Here’s what people are saying about Alabama quarterback Tua Tagovailoa.

Bobby Curran, Hawaii sports radio host: 

“People really identified Tua as a star from the time he was in ninth grade. There was never any doubt Tua was going to be a great player.”

Gary Danielson, CBS analyst and former NFL quarterback:

“All of us are envious of some of the abilities that Tua has and the talent that’s around him. It probably only comes around every once in a while that you have the ability to put this all together.”

Jay Barker, former Alabama quarterback:

“His talent is just crazy talent as a sophomore, true sophomore. The way that he throws it, his accuracy, his anticipation, shows you he has a lot of trust in these receivers.”

Greg McElroy, ESPN analyst and former Alabama quarterback:

“I have no problem saying Tua Tagovailoa is definitely the most talented quarterback Alabama has had under Nick Saban. That’s not close. That’s not a slight against me or AJ (McCarron) or anyone else. Just Tua is the best quarterback that Alabama has had. You have to defend every part of the field because he can push it over the top, he can work sideline to sideline.”

Billy Napier, Louisiana-Lafayette coach:

“It starts with the quarterback and what he’s been able to do in terms of accuracy, consistency as a passer, his ability to stand in the pocket, make decisions. I do think the guy is a good athlete, he’s a threat as a runner who can extend the play, which makes him even more dangerous.”

Matt Luke, Ole Miss coach:

“It starts with all the tools he has around him: good offensive line, good wide receivers, good backs, obviously good coaches, and then him making the decisions. What’s very impressive to me is (his) decision-making, and when it breaks down he’s able to extend the play with his feet, keep his eyes downfield and keep his composure. For a young quarterback, I think that’s pretty special.”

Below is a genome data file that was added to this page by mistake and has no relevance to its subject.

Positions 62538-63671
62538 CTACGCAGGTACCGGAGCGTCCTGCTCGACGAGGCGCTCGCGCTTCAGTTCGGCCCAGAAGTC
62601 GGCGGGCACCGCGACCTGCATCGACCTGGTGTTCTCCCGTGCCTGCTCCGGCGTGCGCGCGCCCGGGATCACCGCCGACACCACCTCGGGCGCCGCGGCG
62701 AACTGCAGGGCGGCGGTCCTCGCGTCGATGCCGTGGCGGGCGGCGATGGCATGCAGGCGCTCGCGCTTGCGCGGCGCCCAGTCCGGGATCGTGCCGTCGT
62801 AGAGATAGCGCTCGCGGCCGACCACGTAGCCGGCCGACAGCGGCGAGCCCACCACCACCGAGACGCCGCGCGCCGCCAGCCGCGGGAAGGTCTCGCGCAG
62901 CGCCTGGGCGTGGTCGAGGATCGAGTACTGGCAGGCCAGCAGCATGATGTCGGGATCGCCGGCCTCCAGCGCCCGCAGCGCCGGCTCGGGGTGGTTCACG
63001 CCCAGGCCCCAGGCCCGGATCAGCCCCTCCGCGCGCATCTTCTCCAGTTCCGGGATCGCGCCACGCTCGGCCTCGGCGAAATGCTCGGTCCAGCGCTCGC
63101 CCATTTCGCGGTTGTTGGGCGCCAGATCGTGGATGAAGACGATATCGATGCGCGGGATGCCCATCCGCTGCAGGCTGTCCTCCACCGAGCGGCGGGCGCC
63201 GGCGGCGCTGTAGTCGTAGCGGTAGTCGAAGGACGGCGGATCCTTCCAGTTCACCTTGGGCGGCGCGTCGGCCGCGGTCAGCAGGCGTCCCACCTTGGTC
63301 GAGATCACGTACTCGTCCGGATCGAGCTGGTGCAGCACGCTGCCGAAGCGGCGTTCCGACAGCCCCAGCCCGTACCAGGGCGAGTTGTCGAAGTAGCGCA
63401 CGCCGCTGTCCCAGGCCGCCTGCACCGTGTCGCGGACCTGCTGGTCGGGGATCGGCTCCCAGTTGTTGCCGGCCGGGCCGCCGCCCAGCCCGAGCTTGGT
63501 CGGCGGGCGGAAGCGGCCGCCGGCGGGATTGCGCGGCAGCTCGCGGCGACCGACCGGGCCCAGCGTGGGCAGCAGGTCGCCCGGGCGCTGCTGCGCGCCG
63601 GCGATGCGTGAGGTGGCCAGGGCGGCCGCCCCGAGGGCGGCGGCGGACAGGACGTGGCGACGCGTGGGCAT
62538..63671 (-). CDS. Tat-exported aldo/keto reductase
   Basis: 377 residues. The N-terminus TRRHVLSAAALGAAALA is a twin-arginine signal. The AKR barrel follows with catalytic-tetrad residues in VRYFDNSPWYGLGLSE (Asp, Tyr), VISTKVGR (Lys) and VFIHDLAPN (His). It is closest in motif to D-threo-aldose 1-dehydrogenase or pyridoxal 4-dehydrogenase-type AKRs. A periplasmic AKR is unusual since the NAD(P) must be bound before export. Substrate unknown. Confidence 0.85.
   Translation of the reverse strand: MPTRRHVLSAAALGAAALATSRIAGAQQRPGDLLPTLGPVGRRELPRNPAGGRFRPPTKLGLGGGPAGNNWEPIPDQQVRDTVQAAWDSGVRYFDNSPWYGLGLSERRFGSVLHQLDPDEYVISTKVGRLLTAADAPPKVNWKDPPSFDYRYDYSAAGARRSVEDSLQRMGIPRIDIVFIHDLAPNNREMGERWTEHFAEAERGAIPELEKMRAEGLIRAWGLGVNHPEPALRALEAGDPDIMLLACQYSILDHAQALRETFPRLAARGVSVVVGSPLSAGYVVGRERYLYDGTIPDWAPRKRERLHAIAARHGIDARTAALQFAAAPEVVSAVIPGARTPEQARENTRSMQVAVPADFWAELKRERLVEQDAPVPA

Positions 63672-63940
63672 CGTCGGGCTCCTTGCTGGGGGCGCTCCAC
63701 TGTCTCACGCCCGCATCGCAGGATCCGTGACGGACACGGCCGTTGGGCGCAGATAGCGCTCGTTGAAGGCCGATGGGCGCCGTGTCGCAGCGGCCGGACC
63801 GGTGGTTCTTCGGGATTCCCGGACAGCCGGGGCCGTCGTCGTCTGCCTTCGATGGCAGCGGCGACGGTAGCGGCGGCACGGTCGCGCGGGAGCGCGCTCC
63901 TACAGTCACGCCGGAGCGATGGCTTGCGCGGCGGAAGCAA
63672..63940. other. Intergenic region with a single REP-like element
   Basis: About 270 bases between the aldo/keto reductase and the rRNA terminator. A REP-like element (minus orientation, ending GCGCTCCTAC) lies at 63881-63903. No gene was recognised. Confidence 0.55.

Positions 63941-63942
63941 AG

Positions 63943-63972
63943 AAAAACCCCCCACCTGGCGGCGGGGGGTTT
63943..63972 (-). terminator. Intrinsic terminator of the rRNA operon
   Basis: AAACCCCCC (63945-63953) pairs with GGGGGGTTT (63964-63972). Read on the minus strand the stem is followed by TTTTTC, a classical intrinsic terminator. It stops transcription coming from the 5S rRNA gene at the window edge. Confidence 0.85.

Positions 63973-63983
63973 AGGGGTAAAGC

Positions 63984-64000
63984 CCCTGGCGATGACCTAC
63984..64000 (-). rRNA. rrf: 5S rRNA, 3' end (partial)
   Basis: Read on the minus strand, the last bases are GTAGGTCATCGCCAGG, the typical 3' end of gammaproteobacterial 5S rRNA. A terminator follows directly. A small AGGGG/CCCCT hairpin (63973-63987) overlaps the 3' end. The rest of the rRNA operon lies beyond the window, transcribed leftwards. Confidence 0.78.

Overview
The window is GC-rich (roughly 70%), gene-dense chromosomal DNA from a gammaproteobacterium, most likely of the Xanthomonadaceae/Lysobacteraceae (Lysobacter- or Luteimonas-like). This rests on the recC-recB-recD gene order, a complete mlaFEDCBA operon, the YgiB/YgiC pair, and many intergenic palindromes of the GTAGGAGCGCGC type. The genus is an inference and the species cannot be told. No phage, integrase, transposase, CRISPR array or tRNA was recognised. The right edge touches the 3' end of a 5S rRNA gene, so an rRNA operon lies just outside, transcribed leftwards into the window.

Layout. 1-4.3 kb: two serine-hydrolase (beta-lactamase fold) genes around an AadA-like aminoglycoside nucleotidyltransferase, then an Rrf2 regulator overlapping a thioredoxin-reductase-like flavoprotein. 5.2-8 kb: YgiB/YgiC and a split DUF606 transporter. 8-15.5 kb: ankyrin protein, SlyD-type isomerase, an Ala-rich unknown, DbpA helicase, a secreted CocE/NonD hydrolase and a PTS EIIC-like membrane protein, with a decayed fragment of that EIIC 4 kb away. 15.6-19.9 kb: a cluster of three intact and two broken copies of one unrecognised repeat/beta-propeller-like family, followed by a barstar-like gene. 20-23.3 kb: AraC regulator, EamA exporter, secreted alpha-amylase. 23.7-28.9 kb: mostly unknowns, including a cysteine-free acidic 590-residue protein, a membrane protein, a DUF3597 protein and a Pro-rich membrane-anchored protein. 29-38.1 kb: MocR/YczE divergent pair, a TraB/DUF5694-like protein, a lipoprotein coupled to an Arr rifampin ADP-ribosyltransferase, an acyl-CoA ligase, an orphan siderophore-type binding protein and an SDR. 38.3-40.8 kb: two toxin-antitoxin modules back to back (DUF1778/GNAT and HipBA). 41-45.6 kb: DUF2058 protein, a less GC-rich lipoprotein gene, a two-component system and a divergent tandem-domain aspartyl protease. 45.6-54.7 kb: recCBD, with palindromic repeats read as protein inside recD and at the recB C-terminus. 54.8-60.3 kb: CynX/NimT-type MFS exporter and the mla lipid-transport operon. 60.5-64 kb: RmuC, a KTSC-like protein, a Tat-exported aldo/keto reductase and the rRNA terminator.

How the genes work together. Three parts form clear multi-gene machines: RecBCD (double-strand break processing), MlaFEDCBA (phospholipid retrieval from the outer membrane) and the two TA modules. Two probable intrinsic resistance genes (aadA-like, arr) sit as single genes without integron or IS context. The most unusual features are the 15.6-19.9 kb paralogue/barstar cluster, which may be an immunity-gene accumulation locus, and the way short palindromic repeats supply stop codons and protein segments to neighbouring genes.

Mike Kirschner, head coach in 2017 Army All-American Bowl:

“His best attribute was his ability to extend plays. His ability to move around and make things happen after the play kind of breaks down. In a game like that, an all-star game like the Army game, you only have five or six practices to get ready before you play on Saturday afternoon. There’s not a lot of time to install a lot of intricate offensive or defensive schemes. The bottom line is, when you get a kid like that who can play with his feet as well as his arm, he’s got a great grasp of the game, his football IQ is very high.”

Kevin Wallace, offensive coordinator and quarterbacks coach in 2017 Army All-American game:

“From the first practice on, there’s no doubt that you’re dealing with elite talent. Tua’s ability to throw, his arm strength, his ability to move and obviously, he’s built like a fullback. His lower body is so powerful.”

Trent Dilfer, Elite 11 coach and former NFL coach:

“First impression was obviously, the talent was undeniable. You just watch the ball come off his hand, you see the strength in his lower body, you see the twitchiness in his body and you know that he has a ton of talent.

Wesley McGriff, Ole Miss defensive coordinator:

“The first thing, you have to account for the quarterback in the run game, which is always like a wildcat when you play against that type of quarterback. It’s wildcat every snap. We’ll mix up our chase calls and our cue calls with regard to the zone read to make sure we account for him and have a hat on him every single time. As you know, they have the talent to score from any place on the field.”